US Reporter

Gen Z and friends in the pandemic era

Image Commercially Licensed From: DepositPhotos
Image Commercially Licensed From: DepositPhotos

Only at employment did older folks meet new individuals. However, without offices, Gen Z would have a more difficult time making acquaintances.

Nayomi Mbunga had always wanted to live in a major city, so she was overjoyed when she obtained a tech job in Toronto. The 24-year-old woman grew up in Ireland and claimed she wanted to meet individuals from various walks of life. Yet it was difficult for her when she began her employment in January 2022 because Covid-19 instances required her to work from home and be alone for the first several months.

Mbunga liked her coworkers, but getting to know them was difficult because they only met in person many months after she started. She liked her roommate, whom she knew from home, but she wanted to meet new people.

She had no idea how she was going to make friends. Mbunga didn’t play sports and thought it was “creepy” to reach out to strangers on Instagram who looked cool. So, she could only meet potential friends at work and home. So, even though she was very social, she felt out of practice building relationships.

As a new worker, making friends is important, especially if you have just relocated to a new city and don’t know anyone there. These friends help people through tough times at work and in their personal lives. Sometimes, they become friends for life. But making new friends as an adult is hard enough on its own, and especially for Gen Z, the barriers have never been higher. Of course, work has always been a good place to meet new people, but many of these young people have yet to have the chance to do so as companies switch to hybrid, distributed, or remote work models.

Experts say that after a couple of lonely years during the pandemic, people’s social circles have shrunk, and in some cases, they never formed. This means that some teens are trying new ways to make friends. Especially Gen Z, which grew up with social media, is now using new platforms to connect with people in a way that previous generations didn’t. So put, young workers are developing more unique ways to meet new people.

In April 2022, Chloe Bow, a former government worker who now makes content, posted a TikTok video in which she talked honestly about friendships. Mbunga found this video and watched it. Bow was planning events for a new group she was starting called Toronto Girl Social. Despite being nervous, Mbunga followed her lead and signed up for an upcoming movie night.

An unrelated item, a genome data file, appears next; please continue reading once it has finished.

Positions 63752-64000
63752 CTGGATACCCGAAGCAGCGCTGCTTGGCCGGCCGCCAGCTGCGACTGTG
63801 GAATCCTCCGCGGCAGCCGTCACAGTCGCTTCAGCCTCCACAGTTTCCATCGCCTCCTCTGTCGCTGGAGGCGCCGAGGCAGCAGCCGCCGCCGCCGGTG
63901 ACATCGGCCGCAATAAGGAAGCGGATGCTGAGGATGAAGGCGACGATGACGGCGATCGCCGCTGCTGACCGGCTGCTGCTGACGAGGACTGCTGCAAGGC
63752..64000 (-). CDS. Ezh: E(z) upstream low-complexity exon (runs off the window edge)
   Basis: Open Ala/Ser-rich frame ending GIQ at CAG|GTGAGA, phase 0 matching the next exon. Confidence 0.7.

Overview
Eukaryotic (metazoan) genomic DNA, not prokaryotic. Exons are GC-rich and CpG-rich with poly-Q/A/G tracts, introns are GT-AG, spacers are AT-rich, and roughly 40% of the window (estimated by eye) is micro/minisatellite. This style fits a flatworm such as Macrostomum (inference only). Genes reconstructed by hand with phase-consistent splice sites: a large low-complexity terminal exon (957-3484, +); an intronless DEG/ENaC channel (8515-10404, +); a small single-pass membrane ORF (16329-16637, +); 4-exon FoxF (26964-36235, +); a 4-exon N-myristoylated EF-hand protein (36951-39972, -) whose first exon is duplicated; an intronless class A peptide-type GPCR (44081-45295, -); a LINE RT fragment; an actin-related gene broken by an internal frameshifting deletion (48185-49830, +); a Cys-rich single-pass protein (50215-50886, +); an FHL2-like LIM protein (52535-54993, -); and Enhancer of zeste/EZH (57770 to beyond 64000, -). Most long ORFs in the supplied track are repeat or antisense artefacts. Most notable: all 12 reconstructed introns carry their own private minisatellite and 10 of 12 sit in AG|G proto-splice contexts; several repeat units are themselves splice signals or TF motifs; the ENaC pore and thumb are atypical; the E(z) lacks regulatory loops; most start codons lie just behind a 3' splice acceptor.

“Our friends show us who we are.”

Covid-19 made it possible for people in Gen Z to make friends in a way that had never been done before. Younger Gen Zers who were still in school during the pandemic lockdowns were forced to be alone and miss school. Older members of Gen Z who just started working were also cut off from new coworkers they would have met in normal circumstances.

Research shows how much the pandemic has hurt Gen Z’s ability to connect with others. Janice McCabe, an associate professor of sociology at Dartmouth College in the US, studies how networks of friends help people do well. In 2016, she started talking to students at three universities in New Hampshire, US, to find out how their early friendships affected their lives as adults. After she finished her second round of interviews with her participants in 2021, when they started working, she saw how the pandemic had hurt their ability to keep friends and make new ones.

Gen Z trying new ways to make friends

Gen Zers are very aware of what is going on. As a result, people have been thinking a lot about their small social networks and are coming up with new ways to make the kinds of friends that older people make more easily in places like offices.

Even though many Gen Zers are open to these ways of making connections, not all of them find them useful. So some people have made their apps or online hubs to help them meet new people in a hard social setting.

During the 2020 school year, Jamie Lee, a Columbia University  student in New York City who was studying from home, was looking for ways to connect with her peers online in a real way. That summer, she released the beta version of what would become her app, Flox, where groups of friends could sign up together to meet other groups of friends. Lee told the technology news site TechCrunch that this seemed like a more real way for Gen Z to make friends since people tend to be more real around the friends they already have. Meeting new people in a group would let them be themselves and relieve some of the stress of making new friends.

Chuinkam also says that Gen Z is uniquely positioned to move away from that “hub” because they are used to meeting new people online and can work remotely and visit their friends instead of making them come to them. Yes, they may be having a hard time because of the pandemic, but they are the best people to grow them in a world that has changed.


Can Gen Z make friends in the pandemic era?